With Italy having recently shifted to the populist right following this year’s elections, The Houses We Were is a suitably fiery and defiant clarion-call from the country’s hardscrabble progressive tradition, one which is likely to be reignited by the business-friendly government in coming months. Propelled in its second half via a moody electronic score by Enrico Tinelli, the film is constructed as a series of elliptical glimpses down a shadowy corridor of the recent past, unified by the guiding principle that having a decent home is a social right and not a special privilege available only to those who can afford it.

Not that having a decent home and income are the end of one’s problems, of course. Yuka Sato’s DIALOGUE is a poetic vision of 21st century affluence overflowing with technological marvels but spiritually and emotionally hollow. Lodeserto used only “found footage” for The Houses We Were, most of it originally shot on film (but transferred to digital for her final edit); Sato relies mainly on self-filmed video, although the very final sequence consists of home-movies featuring a little girl we take to be Sato herself in her youngest days.

It’s tricky to be sure about anything in DIALOGUE, however: there is very little biographical information about Sato online (“Yuka Sato, is a Japanese filmmaker based in Tokyo, who explores the border between photography and film” is as much as her website divulges); the voice we hear from time to time sounds like that of a youngish woman. But is this actually Sato, or an actress? Is “Yuka Sato” an individual or a collective? Future years will presumably provide more answers as Sato’s international renown increases.

This rising profile seems plausible given the strength of DIALOGUE, an entrancing poetic reverie of nocturnal Tokyo that profitably nestles in the limbo zone between documentary, experimenta, video-diary and essay-film. We are adrift in obscire architectural crannies of a sprawling mega-metropolis, saturated with advertising images and bathed in eerie electric blues (and sometimes greens, reds and pinks.) Across dozens of elliptical, elegiac mini-episodes—the editing is, as with Lodeserto’s film, a particular delight—Sato constructs a reflective, introspective form of flânerie.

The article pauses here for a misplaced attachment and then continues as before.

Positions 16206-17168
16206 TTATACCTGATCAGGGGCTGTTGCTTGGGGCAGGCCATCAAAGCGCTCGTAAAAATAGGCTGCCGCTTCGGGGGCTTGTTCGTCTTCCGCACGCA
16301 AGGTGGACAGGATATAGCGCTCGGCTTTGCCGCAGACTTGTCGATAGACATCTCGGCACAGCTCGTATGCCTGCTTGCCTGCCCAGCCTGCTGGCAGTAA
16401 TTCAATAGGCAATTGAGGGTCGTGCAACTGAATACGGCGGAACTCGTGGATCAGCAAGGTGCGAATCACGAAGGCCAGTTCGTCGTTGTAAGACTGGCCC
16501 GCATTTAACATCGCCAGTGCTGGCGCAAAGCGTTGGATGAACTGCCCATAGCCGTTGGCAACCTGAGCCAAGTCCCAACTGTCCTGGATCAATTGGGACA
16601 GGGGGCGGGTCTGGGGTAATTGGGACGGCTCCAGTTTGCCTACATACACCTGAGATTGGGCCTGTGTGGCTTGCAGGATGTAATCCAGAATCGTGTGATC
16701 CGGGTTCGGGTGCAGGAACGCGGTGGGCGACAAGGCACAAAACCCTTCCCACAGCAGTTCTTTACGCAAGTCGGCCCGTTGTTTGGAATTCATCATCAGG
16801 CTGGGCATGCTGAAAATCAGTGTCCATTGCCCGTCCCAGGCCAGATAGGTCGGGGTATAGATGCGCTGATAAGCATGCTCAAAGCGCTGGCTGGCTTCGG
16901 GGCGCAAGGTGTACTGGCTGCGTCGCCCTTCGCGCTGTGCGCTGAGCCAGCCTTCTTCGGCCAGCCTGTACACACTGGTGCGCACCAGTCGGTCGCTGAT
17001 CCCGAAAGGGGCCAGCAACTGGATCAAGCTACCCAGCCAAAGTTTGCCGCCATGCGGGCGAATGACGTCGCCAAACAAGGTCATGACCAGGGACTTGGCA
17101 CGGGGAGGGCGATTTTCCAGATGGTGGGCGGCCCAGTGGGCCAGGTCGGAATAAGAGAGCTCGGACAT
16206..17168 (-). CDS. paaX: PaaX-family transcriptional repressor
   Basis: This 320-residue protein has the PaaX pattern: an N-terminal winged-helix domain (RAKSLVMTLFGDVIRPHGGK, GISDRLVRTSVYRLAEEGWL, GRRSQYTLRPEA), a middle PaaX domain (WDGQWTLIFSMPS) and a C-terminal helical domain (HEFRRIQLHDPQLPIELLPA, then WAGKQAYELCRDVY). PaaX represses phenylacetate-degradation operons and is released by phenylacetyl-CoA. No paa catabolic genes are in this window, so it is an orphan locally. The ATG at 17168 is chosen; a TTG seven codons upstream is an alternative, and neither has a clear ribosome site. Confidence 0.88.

Her voice-over endows mundane happenings with a mournful philosophical aspect, with the emphasis very much on solitude. “The day I saw the outside world…. Alone, I was going somewhere… A Town so bright I can get lost… Where will we all end up, where are we trying to get to.” The title is thus doubly ironic: while the lettering is majuscule, the film’s tone is unapologetically minuscule, deeply absorbed in the smallest of human details. And only one narrating voice is heard. That this is monologue rather than dialogue is a source of much disquiet to the speaker who—in the final moments, states calmly but movingly that she is “desperately wanting to talk to someone.” Engulfed in 21st century anomie, the invisible, all-seeing, hyper-sensitive protagonist is unable to make the simplest of human contacts.

Time and again her camera happens upon another individual similarly cut off from the masses of humanity who swarm through the city’s streets (many of them engaged in the materialistic, occidental jamboree that is Christmas shopping). Homeless people and bemused-looking senior citizens occasionally pop up in the frame, marginalised by a society prizing youth, beauty and conspicuous consumption. DIALOGUE‘s political and sociological aspects are no less powerful and intriguing for being so very understated, but Sato’s dreamy depiction of a digital dystopia is in its way even more chilling than the naked exploitation and corruption indicted by Lodeserto’s spiky agit-prop montage. In each case, the artist needs barely a quarter-hour to sketch the full picture.

Neil Young
11th October 2018
written for Ny Tid